Every elevator ride is different and so is every elevator personality. I believe I've met them all at this point. Something about confined spaces brings out the best and worst in people.
My own elevator personality is cautiously friendly. If someone speaks to me, I will speak back. I keep an open smile on my face in the effort to be friendly and receptive. I often look down, and when uncomfortable, I either play on my phone or clasp my hands in front of me.
Sometimes a group of people who know each other will step on, and I will feel outnumbered and shy. Other times we will speak awkwardly about the weather. Often I will meet a new face, and we will hit it off on the way to the first floor over shoes or purses or some other thing we have in common.
And sometimes, even in this adult world, in a city, in a big building full of professionals, in an apartment complex inhabited by young adults, I step onto an elevator that immediately takes me back to high school, a time when I was less assured of myself, insecure, and too eager to fit in. They are the elevator equivalent of the cool kids at school, and they tend not to talk to me, the runt. They have perfect city-professional clothes and sleek hair. They carry portfolios or drag suitcases full of important papers behind them. They avoid looking me in the eyes, and they exude an air of business and importance. They wear expensive shoes. For an eternity of fifteen seconds, I forget my confidence and my worldview and shrink a little on the inside.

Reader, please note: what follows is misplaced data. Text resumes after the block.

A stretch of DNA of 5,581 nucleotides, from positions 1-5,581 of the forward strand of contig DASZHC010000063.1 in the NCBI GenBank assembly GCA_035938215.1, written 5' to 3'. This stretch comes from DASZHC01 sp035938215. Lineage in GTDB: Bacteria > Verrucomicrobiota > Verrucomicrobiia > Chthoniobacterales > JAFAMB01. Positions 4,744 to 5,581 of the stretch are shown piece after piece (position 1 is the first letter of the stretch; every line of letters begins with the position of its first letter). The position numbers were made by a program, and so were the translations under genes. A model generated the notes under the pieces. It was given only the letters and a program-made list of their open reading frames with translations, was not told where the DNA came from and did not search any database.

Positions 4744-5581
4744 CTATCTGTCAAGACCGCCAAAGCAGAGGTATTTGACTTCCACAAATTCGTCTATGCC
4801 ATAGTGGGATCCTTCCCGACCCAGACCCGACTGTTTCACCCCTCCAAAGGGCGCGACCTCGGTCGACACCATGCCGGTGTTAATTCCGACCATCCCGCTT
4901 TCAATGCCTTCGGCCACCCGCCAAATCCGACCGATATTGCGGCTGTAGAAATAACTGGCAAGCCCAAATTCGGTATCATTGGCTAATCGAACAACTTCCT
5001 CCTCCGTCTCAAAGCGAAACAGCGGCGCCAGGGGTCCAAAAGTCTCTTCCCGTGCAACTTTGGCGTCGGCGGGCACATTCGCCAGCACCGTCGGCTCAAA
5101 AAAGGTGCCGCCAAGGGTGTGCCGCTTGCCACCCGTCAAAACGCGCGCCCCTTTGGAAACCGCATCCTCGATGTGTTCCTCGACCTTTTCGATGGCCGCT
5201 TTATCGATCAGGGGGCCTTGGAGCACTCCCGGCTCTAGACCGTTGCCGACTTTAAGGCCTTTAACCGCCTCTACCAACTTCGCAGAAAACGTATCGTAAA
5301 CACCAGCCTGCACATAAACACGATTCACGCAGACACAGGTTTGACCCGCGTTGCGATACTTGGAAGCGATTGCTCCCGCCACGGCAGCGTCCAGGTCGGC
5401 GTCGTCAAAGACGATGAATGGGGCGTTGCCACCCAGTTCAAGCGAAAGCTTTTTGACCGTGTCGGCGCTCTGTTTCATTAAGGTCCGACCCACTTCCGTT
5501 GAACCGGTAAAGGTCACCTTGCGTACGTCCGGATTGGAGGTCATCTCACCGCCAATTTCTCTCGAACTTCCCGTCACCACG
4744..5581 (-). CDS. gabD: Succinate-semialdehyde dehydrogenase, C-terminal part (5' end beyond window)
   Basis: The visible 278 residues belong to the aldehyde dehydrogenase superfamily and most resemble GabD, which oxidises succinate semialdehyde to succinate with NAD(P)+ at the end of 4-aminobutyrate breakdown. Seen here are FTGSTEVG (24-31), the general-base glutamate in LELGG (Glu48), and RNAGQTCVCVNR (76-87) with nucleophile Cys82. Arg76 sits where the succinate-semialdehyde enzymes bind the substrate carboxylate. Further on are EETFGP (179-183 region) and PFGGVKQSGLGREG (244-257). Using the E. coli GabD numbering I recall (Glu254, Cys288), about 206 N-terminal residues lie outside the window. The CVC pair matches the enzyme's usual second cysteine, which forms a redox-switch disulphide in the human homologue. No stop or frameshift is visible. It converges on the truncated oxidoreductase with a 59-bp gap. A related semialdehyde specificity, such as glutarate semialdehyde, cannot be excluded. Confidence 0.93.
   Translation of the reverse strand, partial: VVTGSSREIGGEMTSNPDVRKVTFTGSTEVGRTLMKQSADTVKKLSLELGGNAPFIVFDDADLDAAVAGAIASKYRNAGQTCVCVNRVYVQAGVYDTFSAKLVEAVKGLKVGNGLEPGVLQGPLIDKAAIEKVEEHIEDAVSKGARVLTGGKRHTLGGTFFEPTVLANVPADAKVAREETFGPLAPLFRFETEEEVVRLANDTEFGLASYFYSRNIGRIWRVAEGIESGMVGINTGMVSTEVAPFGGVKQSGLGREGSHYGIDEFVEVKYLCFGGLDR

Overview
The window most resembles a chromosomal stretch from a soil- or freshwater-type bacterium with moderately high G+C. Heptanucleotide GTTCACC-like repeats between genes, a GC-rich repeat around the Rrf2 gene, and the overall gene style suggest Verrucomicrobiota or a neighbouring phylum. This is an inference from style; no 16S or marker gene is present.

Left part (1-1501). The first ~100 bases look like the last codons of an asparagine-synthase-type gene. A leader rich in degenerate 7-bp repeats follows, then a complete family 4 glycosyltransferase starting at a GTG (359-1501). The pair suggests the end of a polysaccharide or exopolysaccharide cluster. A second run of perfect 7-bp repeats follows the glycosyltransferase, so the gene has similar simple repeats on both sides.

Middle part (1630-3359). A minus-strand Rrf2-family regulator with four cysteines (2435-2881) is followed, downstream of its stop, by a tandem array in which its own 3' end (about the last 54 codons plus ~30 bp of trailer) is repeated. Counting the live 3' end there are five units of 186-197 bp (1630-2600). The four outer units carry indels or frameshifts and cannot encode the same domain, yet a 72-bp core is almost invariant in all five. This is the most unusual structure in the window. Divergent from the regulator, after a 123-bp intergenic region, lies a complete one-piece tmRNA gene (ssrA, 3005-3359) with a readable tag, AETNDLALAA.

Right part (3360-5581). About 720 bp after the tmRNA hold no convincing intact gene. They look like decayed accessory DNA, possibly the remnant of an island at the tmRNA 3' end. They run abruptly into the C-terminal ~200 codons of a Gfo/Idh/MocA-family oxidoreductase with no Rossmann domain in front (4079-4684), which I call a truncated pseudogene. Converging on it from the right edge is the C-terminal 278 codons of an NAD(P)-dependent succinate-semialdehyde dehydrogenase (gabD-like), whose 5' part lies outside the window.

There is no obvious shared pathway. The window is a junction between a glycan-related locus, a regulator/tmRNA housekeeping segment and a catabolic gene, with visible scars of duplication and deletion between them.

Then the doors open and I step into a sun-filled lobby. All of the tension spills into the open air, dissipating. I am myself again in an instant. I am good as gold. I am ready for the next ride up.